Several other ‘UK Smaller Companies’ investment trusts can demonstrate success in raising dividends. Among those with more than £200 million in assets, Montanaro UK Smaller Companies (LSE:MTU) leads the field, having increased shareholders’ income by an annual average of just under 15.5% - which, if sustained, would double distributions in less than five years - and currently yields 4.2%.
MTU has delivered the dividends above from an underlying portfolio that includes Greggs (LSE:GRG), the Newcastle-based bakery famed for its sausage rolls; Clarkson (LSE:CKN), the shipping broker; and Dechra Pharmaceuticals (LSE:DPH), another veterinary specialist.
JPMorgan UK Smaller Companies (LSE:JMI) ranks third among ‘UK Smaller Companies’ investment trusts with total assets above £200 million and sustained payout hikes, with a dividend yield just above 2.5% that it has raised by an annual average of 8.5% over the last five years. JMI’s top holdings also include 4imprint Group (LSE:FOUR) and Premier Foods (LSE:PFD), the owner of brands including Bisto, Mr Kipling and Oxo.
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How has all that translated into long, medium and short-term total returns? Among our triumvirate of trusts for rising income from UK smaller companies, JMI comes first with total returns of 159% over the last decade; first over five years with 24%; and second over the last year with 1.4%.
Over the same three periods, BRSC delivered 157% before a deeply disappointing 4.1% and then, worse still, a loss of 2.7%.
Meanwhile, MTU managed 67%, then 17% and came first over the last year with a gain of 4.3%.
Of course, what you see depends on where you are standing. Those total returns might look a lot more attractive if I had already retired and my time horizons were shorter, with more emphasis on income and less on capital growth.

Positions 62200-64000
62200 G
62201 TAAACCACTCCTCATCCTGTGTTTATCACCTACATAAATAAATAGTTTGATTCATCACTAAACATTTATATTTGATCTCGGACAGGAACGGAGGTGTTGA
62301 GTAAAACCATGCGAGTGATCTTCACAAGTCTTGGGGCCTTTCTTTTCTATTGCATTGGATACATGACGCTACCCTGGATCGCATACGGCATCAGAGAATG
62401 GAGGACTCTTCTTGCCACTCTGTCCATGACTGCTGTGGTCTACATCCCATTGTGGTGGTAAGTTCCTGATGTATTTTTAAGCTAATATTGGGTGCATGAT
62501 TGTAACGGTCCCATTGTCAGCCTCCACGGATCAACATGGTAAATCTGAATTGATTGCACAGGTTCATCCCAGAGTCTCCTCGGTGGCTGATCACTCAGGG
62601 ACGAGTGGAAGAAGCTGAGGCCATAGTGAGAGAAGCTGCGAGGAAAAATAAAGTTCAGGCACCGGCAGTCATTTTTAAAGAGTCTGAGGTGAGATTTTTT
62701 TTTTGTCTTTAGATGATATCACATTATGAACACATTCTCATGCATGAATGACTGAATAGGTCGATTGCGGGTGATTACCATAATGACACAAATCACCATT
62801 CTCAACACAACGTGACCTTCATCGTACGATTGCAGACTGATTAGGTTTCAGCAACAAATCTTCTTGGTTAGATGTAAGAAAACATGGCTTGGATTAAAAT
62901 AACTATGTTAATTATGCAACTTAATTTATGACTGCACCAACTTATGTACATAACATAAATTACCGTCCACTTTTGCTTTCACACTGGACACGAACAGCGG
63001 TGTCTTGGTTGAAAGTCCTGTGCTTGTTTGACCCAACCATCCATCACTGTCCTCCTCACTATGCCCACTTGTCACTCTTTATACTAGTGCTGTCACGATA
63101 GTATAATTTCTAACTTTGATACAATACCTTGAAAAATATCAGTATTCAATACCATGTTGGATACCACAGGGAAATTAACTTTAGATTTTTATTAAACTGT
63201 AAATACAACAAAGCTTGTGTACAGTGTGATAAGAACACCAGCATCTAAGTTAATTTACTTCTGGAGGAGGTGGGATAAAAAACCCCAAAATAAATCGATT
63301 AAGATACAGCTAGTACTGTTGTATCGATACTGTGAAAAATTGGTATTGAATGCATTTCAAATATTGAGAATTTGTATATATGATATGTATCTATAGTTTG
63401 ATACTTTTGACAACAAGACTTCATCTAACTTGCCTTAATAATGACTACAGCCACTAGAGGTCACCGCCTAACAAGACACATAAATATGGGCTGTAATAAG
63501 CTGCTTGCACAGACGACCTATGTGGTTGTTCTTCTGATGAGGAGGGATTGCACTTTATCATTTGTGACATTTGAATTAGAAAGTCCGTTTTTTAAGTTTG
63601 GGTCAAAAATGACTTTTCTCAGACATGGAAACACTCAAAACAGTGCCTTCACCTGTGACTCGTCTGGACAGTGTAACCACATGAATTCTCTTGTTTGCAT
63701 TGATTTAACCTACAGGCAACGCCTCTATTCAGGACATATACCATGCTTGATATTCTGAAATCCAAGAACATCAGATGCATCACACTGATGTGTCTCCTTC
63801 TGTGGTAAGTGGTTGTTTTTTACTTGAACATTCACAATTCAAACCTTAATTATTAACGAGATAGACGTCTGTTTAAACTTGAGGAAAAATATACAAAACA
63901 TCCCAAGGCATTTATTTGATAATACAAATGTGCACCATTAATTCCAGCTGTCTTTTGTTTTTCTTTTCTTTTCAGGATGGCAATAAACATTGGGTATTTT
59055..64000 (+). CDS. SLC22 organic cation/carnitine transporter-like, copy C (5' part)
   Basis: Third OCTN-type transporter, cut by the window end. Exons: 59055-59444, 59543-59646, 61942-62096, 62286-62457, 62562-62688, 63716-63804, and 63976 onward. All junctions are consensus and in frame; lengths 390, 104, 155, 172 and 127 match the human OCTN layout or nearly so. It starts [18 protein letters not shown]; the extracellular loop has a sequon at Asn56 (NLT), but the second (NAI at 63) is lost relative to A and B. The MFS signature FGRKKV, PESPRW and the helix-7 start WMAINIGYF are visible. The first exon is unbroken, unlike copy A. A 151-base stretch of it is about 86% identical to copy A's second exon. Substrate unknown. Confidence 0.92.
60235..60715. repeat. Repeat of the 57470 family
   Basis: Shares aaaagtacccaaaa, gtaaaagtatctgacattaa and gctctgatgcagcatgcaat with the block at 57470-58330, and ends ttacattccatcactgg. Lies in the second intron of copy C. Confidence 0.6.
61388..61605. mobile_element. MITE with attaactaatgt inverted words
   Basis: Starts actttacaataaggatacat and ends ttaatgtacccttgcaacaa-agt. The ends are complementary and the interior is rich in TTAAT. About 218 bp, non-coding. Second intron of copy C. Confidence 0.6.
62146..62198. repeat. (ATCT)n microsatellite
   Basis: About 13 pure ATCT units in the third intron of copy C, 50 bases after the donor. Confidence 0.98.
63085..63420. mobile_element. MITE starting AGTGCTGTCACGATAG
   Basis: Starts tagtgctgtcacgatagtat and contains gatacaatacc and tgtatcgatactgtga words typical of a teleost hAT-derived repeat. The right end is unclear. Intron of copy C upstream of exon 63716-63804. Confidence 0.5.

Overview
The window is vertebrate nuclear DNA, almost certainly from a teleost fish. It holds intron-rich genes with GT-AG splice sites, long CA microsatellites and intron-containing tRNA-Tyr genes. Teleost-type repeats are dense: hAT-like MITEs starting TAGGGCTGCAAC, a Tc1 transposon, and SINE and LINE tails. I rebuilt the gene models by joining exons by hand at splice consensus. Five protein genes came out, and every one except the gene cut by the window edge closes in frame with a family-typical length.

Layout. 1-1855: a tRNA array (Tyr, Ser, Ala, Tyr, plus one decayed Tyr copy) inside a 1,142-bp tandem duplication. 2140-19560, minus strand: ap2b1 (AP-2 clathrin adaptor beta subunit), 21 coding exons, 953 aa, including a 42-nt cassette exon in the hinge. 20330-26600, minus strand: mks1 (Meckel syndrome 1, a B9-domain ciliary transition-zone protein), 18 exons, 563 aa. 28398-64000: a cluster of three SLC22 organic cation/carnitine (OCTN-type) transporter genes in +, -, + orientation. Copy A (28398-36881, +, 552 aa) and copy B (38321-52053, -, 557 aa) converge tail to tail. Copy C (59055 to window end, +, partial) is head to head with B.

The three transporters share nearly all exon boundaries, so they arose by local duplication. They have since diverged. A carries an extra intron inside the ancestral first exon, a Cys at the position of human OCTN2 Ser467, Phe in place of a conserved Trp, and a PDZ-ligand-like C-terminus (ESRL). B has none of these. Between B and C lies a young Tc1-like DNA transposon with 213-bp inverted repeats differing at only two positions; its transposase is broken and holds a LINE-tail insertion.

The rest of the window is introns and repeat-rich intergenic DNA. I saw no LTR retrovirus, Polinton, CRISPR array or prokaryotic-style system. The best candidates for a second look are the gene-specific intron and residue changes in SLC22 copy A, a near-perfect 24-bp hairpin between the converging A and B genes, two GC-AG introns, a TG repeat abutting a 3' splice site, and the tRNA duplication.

For good or ill, it is important to remember that the past is not necessarily a guide to the future. But the tantalising paradox remains that the price of a high and rising income today can often prove to be low or no capital growth tomorrow.
These articles are provided for information purposes only. Occasionally, an opinion about whether to buy or sell a specific investment may be provided by third parties. The content is not intended to be a personal recommendation to buy or sell any financial instrument or product, or to adopt any investment strategy as it is not provided based on an assessment of your investing knowledge and experience, your financial situation or your investment objectives. The value of your investments, and the income derived from them, may go down as well as up. You may not get back all the money that you invest. The investments referred to in this article may not be suitable for all investors, and if in doubt, an investor should seek advice from a qualified investment adviser.
Full performance can be found on the company or index summary page on the interactive investor website. Simply click on the company's or index name highlighted in the article.